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Vitelline membrane proteins promote left-sided nodal expression after neurula rotation in the ascidian, Halocynthia roretzi
- Tanaka, Yuka, Yamada, Shiori, Connop, Samantha L., Hashii, Noritaka, Sawada, Hitoshi, Shih, Yu, Nishida, Hiroki
- Developmental biology 2019 v.449 no.1 pp. 52-61
- Halocynthia roretzi, animals, asymmetry, cilia, eggs, epidermal growth factor, gel chromatography, gene expression, genes, mass spectrometry, membrane proteins, sugars, vitelline membrane, zona pellucida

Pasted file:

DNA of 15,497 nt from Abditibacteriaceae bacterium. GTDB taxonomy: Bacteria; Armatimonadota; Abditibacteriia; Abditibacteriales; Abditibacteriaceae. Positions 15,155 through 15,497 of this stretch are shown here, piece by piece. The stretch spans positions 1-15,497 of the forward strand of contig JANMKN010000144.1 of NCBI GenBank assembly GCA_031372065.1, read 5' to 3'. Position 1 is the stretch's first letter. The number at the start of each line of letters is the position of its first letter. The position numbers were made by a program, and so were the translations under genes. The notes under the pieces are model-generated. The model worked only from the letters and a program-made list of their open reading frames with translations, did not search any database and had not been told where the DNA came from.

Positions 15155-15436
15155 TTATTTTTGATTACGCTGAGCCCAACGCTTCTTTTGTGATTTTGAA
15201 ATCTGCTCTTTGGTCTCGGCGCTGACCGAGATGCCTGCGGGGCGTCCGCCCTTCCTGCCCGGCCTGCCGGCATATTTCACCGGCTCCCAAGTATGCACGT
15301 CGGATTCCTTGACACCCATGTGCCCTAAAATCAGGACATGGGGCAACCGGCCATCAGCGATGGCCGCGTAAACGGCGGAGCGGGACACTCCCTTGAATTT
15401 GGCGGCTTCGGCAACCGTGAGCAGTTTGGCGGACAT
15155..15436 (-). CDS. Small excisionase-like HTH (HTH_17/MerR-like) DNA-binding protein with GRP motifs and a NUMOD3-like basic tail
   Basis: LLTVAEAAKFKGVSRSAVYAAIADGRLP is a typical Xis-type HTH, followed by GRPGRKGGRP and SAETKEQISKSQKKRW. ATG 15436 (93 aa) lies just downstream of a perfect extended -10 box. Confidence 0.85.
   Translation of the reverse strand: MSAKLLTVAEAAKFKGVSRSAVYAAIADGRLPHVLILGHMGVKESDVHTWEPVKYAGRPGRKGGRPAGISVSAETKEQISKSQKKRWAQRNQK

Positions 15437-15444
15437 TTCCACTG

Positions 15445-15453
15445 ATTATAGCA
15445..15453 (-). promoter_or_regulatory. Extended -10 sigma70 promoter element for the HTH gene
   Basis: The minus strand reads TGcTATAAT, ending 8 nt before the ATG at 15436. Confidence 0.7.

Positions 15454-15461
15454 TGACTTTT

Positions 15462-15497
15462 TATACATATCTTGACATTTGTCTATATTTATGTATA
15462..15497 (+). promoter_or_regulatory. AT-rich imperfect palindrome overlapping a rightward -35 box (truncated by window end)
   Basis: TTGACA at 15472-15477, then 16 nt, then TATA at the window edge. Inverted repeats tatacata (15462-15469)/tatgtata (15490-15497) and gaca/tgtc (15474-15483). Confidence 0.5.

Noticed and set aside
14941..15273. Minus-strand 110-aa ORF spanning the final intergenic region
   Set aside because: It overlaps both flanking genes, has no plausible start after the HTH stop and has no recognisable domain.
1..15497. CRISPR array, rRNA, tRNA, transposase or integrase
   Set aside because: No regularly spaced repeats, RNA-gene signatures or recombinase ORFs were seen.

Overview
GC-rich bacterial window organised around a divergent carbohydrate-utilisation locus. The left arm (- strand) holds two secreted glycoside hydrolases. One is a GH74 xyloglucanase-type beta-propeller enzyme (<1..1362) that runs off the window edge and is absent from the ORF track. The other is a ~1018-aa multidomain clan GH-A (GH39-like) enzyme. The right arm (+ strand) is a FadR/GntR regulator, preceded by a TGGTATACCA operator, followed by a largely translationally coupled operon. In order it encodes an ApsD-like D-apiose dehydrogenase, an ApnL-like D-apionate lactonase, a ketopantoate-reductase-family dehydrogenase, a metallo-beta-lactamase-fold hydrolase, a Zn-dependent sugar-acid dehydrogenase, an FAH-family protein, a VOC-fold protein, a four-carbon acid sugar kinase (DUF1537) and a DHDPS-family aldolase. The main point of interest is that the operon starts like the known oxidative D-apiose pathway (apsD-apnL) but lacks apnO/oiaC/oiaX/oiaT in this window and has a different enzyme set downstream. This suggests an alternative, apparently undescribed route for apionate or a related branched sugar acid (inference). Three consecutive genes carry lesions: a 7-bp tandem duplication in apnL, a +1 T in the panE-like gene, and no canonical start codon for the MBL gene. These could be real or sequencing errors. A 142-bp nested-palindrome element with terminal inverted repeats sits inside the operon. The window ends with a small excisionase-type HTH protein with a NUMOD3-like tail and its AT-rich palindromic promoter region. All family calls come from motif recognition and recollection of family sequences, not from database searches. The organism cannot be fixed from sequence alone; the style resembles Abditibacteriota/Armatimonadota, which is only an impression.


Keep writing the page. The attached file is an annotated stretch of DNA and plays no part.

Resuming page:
- Stereotyped left–right asymmetry both in external and internal organization is found in various animals. Left-right symmetry is broken by the neurula rotation in the ascidian, Halocynthia roretzi. Neurula embryos rotate along the anterior–posterior axis in a counterclockwise direction, and the rotation stops when the left side of the embryo is oriented downwards, resulting in contact of the left-side epidermis with the vitelline membrane at the bottom of perivitelline space. Then, such contact induces the expression of nodal and its downstream Pitx2 gene in the left-side epidermis. Vitelline membrane is required for the promotion of nodal expression. Here, we showed that a chemical signal from the vitelline membrane promotes nodal gene expression, but mechanical stimulus at the point of contact is unnecessary since the treatment of devitellinated neurulae with an extract of the vitelline membrane promoted nodal expression on both sides. The signal molecules are already present in the vitelline membranes of unfertilized eggs. These signal molecules are proteins but not sugars. Specific fractions in gel filtration chromatography had the nodal promoting activity. By mass spectrometry, we selected 48 candidate proteins. Proteins that contain both a zona pellucida (ZP) domain and epidermal growth factor (EGF) repeats were enriched in the candidates of the nodal inducing molecules. Six of the ZP proteins had multiple EGF repeats that are only found in ascidian ZP proteins. These were considered to be the most viable candidates of the nodal-inducing molecules. Signal molecules are anchored to the entire vitelline membrane, and contact sites of signal-receiving cells are spatially and mechanically controlled by the neurula rotation. In this context, ascidians are unusual with respect to mechanisms for specification of the left-right axis. By suppressing formation of epidermis monocilia, we also showed that epidermal cilia drive the neurula rotation but are dispensable for sensing the signal from the vitelline membrane.